Sea Girt, New Jersey
January 8, 2002
The monument itself is an elegant tribute to the leader of the Hungarian Uprising. Imre Varga, Hungary's best known contemporary sculptor, has depicted Nagy as a solemn, contemplative and accessible figure dressed in a neat raincoat and hat, standing at the center of graceful footbridge. The life-like bronze figure gazes off into the distance, towards the imposing Parliament building across the park. The bridge spans a small pond, which reflects the bridge and statue. The symbolism and emotion captured in this simple yet moving sculpture are extraordinary. The small triangular park that surrounds the monument is lined with benches - it is a very peaceful and moving setting.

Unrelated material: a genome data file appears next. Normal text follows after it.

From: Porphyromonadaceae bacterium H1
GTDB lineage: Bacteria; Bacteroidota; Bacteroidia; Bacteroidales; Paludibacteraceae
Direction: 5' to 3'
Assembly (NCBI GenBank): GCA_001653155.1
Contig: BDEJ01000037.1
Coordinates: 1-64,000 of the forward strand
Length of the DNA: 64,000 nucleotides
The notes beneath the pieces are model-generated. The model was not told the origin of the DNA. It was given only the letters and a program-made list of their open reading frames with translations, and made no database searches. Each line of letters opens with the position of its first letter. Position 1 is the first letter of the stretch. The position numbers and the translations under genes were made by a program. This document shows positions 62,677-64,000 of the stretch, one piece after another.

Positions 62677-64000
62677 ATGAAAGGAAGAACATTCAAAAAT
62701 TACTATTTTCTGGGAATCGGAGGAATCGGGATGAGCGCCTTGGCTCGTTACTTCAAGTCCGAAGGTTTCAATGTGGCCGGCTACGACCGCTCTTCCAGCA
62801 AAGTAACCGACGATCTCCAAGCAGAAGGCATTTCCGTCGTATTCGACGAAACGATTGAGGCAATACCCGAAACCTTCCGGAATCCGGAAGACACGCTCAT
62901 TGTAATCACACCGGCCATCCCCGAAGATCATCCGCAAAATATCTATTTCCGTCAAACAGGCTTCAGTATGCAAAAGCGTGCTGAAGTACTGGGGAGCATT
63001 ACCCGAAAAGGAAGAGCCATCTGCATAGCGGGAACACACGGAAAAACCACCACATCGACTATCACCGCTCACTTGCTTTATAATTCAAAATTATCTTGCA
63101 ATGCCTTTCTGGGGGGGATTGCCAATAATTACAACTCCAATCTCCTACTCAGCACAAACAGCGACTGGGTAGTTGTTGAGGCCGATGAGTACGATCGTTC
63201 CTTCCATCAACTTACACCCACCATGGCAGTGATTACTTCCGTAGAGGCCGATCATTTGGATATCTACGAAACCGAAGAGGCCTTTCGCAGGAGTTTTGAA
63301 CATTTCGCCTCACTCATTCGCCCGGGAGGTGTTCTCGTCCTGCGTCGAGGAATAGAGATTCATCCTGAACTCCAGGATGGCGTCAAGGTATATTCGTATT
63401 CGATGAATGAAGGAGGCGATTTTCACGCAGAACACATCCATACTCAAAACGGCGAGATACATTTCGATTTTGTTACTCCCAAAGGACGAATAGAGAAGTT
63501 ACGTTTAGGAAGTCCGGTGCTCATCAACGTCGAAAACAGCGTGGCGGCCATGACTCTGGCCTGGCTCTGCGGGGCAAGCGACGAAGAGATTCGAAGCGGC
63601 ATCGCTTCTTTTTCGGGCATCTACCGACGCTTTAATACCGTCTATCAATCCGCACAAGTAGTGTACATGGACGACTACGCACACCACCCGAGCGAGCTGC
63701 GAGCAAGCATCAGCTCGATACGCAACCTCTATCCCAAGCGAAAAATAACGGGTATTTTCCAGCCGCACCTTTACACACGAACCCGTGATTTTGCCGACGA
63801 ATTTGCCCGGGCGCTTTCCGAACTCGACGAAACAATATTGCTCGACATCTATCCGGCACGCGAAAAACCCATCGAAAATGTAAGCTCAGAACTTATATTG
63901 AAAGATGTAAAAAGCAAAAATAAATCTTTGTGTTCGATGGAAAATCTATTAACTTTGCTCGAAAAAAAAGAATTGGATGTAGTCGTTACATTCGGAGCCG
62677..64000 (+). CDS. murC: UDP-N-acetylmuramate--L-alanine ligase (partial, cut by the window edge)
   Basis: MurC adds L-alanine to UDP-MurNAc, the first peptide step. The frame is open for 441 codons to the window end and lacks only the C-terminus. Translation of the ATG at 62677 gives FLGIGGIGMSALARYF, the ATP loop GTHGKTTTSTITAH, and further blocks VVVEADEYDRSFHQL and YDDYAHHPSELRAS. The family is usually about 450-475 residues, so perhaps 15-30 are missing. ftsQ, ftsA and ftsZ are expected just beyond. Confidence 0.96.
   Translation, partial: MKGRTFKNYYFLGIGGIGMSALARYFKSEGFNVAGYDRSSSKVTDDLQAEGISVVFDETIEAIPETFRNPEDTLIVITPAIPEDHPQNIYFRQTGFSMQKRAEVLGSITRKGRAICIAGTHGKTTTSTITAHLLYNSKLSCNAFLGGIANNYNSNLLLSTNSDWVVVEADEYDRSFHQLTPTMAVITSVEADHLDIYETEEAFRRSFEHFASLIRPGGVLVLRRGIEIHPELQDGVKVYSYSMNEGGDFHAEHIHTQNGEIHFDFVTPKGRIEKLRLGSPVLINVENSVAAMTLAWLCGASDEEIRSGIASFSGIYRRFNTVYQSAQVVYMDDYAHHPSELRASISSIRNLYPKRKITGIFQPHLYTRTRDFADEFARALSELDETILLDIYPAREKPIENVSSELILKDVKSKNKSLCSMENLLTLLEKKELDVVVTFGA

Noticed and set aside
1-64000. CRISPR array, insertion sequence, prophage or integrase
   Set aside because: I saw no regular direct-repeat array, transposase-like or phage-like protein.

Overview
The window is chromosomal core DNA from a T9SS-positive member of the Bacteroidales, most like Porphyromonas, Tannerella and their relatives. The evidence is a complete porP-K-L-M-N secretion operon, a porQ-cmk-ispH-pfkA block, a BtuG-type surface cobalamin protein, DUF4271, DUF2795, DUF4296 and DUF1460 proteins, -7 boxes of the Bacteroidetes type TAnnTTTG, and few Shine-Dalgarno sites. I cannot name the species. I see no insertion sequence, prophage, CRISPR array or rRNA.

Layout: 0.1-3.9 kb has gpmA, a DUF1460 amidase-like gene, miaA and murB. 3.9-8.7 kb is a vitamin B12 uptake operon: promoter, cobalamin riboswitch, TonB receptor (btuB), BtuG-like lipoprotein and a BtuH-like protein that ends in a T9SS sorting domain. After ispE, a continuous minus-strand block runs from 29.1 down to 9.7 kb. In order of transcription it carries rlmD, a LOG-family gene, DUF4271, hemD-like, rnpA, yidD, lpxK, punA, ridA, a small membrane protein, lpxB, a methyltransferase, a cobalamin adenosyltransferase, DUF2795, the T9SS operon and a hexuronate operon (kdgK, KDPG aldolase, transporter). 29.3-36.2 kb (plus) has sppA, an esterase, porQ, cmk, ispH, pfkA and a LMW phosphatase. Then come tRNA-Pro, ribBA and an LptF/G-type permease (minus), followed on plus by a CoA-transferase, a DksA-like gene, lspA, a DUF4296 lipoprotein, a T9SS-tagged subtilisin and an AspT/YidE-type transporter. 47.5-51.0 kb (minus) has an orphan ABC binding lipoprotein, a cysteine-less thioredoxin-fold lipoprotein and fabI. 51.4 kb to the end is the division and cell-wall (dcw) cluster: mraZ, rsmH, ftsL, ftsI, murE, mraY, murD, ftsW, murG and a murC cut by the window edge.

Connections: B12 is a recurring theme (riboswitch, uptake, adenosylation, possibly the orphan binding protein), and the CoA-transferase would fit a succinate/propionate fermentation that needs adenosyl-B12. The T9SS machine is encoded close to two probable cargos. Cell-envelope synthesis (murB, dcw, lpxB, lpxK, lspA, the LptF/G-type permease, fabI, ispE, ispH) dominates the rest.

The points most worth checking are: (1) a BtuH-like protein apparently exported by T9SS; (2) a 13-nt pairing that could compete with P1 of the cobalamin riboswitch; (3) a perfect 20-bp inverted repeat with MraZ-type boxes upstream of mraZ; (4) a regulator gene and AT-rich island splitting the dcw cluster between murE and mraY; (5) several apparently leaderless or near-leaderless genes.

It is helpful to know the turbulent political/historical past of Budapest and Hungary to properly appreciate the country and its people. The city has been battered throughout the centuries by invaders, from the Mongols and Turks to Nazis and Soviets domination. When you realize what the city has endured throughout history, your appreciation for the beauty and stamina of Budapest can't help but grow.
We were in Budapest on October 23, Remembrance Day - a national holiday to commemorate and mourn those killed in the 1956 Uprising. One source states that 30,000 citizens were killed by Soviet tanks during the Uprising, and an additional 200,000 fled Hungary. It was a solemn day to be in Budapest, as many of the older citizens still harbored vivid memories of that period. Wreaths were laid at Nagy's monument, and several older gentlemen stood over the plaque commemorating the fallen leader. Throughout the city, official and makeshift memorials were erected, and we often saw locals praying and lighting candles together in the streets.
From journal Romantic Budapest